Just over one week after Agca was released on parole, the high court overturned the ruling of a lower court, which had said that Agca had completed the required sentence for the murder of journalist Abdi Ipekci. Agca had been convicted of that killing in 1979, and sentenced to a 10-year jail term. He escaped after less than 6 months, and was still wanted by Turkish authorities when he was arrested in May 1981 for shooting Pope John Paul II.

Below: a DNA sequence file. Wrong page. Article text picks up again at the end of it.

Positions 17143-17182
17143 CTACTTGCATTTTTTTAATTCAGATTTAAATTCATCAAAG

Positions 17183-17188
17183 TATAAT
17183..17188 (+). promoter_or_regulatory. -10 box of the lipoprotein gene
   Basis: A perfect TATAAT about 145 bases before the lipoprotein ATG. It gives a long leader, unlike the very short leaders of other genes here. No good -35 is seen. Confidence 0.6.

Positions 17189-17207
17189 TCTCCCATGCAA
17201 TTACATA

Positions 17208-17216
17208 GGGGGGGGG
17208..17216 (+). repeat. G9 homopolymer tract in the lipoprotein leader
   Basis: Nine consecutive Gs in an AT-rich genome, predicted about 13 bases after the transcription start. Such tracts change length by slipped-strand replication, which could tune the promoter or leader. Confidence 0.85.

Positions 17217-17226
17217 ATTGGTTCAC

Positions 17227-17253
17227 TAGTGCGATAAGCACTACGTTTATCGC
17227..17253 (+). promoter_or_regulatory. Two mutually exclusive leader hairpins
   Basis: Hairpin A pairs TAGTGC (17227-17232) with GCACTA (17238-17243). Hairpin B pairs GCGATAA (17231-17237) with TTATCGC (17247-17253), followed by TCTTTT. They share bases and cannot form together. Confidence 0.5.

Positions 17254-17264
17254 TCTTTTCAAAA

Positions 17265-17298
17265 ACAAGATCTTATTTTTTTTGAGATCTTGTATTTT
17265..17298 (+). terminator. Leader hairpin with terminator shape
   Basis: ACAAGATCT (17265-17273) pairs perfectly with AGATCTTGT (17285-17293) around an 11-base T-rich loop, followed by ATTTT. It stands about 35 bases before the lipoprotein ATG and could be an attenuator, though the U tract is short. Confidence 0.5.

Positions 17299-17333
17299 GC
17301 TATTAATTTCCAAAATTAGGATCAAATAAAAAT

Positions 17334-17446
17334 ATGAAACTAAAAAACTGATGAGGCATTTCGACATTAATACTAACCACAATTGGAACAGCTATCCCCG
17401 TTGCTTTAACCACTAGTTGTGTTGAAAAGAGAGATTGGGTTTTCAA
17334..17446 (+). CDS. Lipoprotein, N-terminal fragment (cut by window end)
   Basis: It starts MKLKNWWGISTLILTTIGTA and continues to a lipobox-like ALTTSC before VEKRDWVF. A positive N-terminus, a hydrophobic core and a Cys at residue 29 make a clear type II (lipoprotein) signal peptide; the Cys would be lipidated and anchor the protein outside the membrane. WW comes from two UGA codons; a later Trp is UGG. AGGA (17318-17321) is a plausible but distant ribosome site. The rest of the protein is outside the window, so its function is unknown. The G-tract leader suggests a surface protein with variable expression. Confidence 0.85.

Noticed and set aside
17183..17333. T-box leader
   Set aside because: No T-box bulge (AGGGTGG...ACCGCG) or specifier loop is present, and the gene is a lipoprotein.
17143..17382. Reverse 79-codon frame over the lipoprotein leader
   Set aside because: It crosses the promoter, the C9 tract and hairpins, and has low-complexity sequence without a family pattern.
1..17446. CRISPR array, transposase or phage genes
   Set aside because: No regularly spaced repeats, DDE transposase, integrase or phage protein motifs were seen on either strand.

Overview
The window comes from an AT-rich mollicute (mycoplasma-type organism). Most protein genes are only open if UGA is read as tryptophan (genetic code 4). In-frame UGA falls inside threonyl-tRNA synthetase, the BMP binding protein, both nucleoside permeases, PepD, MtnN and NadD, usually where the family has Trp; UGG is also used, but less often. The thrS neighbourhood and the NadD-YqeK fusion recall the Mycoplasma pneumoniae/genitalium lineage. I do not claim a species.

Agca was sentenced to life imprisonment by an Italian court for the attempted assassination of the Pope. But he was pardoned in 2000 by Italian President Carlo Azeglio Ciampi, who was acting with the tacit support of Pope John Paul after the Pontiff had encouraged gestures of pardon for prisoners as part of the celebration of the Jubilee Year 2000. Upon his release from Italian prison, the Turkish gunman was handed over to authorities in his own country, to resume serving his prison term for the earlier Ipekci slaying. Since his return to Turkey, Agca has seen several judicial decisions reducing the length of his required stay in prison. On January 8 a Turkish tribunal announced that Agca-- who marks his 48th birthday today, January 9-- had completed his required prison sentence. But the country's justice department appealed that verdict, and on January 20 the Supreme Court sided with the prosecutors.
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